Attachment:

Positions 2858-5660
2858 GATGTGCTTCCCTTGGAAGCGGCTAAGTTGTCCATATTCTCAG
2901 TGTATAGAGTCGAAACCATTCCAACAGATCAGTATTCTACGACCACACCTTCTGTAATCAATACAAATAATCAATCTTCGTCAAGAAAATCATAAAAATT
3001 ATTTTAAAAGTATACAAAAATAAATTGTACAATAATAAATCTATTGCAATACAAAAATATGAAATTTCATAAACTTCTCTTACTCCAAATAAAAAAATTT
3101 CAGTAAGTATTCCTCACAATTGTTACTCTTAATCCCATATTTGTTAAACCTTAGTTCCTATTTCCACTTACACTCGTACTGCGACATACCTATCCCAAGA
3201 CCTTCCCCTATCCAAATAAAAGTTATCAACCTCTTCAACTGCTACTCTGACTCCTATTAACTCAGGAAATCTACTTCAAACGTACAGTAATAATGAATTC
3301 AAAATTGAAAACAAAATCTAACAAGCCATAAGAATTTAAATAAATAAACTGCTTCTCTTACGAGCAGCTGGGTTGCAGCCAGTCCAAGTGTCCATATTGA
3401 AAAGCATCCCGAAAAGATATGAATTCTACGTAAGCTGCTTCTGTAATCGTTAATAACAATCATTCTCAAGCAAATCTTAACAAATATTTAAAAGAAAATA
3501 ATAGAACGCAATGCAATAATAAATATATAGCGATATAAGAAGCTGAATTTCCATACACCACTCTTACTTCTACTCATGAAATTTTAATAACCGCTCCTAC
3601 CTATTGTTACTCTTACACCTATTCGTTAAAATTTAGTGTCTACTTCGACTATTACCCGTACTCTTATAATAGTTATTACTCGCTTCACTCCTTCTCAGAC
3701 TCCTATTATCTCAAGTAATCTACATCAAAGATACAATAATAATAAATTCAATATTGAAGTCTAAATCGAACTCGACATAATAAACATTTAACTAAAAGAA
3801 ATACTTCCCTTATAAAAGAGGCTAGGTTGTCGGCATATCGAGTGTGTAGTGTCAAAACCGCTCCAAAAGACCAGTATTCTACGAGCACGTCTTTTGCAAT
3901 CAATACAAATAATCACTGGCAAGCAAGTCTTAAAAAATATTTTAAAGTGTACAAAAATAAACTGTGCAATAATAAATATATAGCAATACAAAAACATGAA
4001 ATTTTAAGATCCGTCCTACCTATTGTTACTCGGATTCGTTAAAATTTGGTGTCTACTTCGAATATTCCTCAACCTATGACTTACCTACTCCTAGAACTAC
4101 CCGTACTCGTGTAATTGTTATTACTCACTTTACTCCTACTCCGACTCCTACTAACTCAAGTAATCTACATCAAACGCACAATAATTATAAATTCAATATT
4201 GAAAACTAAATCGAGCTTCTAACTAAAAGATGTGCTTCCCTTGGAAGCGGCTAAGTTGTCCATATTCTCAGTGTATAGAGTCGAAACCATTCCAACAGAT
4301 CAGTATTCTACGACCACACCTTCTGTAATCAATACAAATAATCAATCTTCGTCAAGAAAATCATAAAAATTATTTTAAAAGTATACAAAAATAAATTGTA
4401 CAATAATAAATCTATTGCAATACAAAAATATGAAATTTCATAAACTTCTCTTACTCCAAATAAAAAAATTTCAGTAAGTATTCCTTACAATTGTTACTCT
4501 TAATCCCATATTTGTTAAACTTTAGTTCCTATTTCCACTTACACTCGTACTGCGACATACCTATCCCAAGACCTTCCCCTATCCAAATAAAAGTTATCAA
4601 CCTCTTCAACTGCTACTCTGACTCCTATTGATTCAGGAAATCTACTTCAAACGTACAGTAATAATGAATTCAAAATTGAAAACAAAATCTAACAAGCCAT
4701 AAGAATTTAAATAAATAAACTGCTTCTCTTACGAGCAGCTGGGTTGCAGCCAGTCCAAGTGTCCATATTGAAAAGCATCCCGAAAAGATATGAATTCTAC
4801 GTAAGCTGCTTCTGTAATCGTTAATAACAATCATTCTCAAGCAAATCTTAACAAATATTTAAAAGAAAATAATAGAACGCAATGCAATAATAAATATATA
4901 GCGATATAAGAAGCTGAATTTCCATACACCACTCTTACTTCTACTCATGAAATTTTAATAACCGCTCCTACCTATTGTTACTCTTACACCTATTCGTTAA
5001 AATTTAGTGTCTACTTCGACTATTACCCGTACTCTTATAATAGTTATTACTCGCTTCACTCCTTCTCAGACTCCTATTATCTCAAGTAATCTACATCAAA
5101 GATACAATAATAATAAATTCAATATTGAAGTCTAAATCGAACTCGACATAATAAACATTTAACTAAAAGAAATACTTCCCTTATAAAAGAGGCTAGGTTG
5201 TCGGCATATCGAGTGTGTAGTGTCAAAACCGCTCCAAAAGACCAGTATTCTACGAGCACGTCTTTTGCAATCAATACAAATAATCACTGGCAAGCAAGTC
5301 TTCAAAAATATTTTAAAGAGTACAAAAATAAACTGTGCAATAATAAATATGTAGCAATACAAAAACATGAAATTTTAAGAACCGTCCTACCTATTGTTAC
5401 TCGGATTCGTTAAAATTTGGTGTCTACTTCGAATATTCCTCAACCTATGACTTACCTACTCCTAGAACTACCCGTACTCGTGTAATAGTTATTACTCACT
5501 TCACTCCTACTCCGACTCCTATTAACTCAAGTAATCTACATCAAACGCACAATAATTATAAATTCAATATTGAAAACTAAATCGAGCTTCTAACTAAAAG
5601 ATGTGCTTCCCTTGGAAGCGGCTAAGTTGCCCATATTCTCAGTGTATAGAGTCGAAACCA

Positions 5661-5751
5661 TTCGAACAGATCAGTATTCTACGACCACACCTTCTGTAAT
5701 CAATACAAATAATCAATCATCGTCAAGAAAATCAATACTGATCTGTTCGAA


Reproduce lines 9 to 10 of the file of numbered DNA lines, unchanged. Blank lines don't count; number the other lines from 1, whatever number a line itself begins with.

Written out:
3501 ATAGAACGCAATGCAATAATAAATATATAGCGATATAAGAAGCTGAATTTCCATACACCACTCTTACTTCTACTCATGAAATTTTAATAACCGCTCCTAC
3601 CTATTGTTACTCTTACACCTATTCGTTAAAATTTAGTGTCTACTTCGACTATTACCCGTACTCTTATAATAGTTATTACTCGCTTCACTCCTTCTCAGAC